Multi-dimensional land seismic data-acquisition techniques and random survey design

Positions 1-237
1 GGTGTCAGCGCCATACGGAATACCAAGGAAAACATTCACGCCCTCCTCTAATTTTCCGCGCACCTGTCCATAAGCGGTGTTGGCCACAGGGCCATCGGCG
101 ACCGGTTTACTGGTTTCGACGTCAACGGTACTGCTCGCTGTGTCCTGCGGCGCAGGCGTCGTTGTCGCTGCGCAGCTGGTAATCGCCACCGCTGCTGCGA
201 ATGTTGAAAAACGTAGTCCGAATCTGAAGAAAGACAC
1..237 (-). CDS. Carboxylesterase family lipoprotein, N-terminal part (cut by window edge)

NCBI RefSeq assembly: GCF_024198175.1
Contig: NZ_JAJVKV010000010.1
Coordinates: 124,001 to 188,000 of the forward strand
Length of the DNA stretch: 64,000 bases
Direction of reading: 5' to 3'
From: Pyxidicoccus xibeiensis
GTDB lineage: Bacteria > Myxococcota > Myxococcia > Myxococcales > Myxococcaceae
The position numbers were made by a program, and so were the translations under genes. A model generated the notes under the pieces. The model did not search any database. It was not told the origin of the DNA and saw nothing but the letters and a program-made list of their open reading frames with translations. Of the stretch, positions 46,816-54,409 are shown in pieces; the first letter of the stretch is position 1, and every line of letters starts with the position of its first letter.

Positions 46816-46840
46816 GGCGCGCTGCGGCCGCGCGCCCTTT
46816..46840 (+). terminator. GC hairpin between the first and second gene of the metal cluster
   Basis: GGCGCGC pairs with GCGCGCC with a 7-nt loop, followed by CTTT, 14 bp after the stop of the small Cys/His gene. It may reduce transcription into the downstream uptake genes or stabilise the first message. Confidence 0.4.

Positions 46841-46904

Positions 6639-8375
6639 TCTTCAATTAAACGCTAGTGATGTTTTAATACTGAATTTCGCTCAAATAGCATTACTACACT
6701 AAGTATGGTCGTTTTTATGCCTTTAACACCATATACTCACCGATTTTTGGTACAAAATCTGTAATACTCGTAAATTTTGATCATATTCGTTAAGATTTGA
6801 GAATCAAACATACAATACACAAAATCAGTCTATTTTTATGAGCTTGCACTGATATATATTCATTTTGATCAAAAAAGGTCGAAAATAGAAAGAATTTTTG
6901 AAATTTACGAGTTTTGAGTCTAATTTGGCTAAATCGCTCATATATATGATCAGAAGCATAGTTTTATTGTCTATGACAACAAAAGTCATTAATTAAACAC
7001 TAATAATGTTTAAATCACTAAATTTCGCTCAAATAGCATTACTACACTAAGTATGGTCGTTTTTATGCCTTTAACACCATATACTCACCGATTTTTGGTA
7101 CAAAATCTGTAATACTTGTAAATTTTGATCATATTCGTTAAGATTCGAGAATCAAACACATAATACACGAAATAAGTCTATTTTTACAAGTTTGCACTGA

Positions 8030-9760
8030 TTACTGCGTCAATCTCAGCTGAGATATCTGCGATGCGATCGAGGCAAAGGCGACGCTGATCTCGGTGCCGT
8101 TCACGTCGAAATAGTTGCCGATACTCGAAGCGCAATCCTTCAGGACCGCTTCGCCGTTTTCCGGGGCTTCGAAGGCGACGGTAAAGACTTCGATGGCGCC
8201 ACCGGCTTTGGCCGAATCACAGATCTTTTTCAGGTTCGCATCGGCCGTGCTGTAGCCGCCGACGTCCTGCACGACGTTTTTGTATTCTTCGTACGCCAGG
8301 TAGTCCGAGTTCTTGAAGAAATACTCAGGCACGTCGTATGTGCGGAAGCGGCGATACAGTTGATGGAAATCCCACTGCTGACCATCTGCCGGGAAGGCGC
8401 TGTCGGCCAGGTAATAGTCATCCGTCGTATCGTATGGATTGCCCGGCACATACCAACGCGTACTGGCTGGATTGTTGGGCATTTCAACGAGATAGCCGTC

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This study analyzes different techniques and innovations of three-dimensional seismic data acquisition and survey design. Multi-dimensional (both 2-D and 3-D) survey design requires objective consideration of survey goals, the range of expected Earth responses, crew and equipment accessibility, acquisition costs, instrument capabilities, experimental field conditions, and logistic considerations. Planning a 3-D survey combines operational and technical issues which, in turn, depend on acquisition and design parameters. Because seismic source effort, crew and equipment availability, and size and shape of the survey affect survey cost, it is necessary to understand how all of these factors individually affect the overall data-acquisition program. The main goals of this thesis are to analyze the effect of receiving station coordinate randomness on different 3-D seismic data-acquisition and survey design characteristics, both operationally and technically, and to ultimately optimize the cost and data quality of seismic surveys. Many advances have been made in imaging subsurface structures at both shallow and deep target locations through improved seismic data-acquisition and processing techniques in the past two decades. Service companies and oil companies continue to develop new techniques to create better 3-D images with higher resolution and improved signal-to-noise ratio. A major problem that confronts onshore seismic exploration companies is the effects of the acquisition geometry on recorded data. Receiver and source line spacings, range of offsets, and azimuths, fold variations, and source-generated noise are all important issues to consider, as are culture, topography, and surface conditions. This thesis consists of two parts: (1) station randomness effects on acquisition and survey parameters, and (2) experimental evaluation of Vibroseis sweep parameters. To perform the latter analysis, field data acquired across Tohonadla field at Bluff, Utah were processed, and data generated with various Vibroseis sweep parameters were compared. These analyses allowed data-acquisition and survey design parameters to be related to the cost of the survey and to data quality.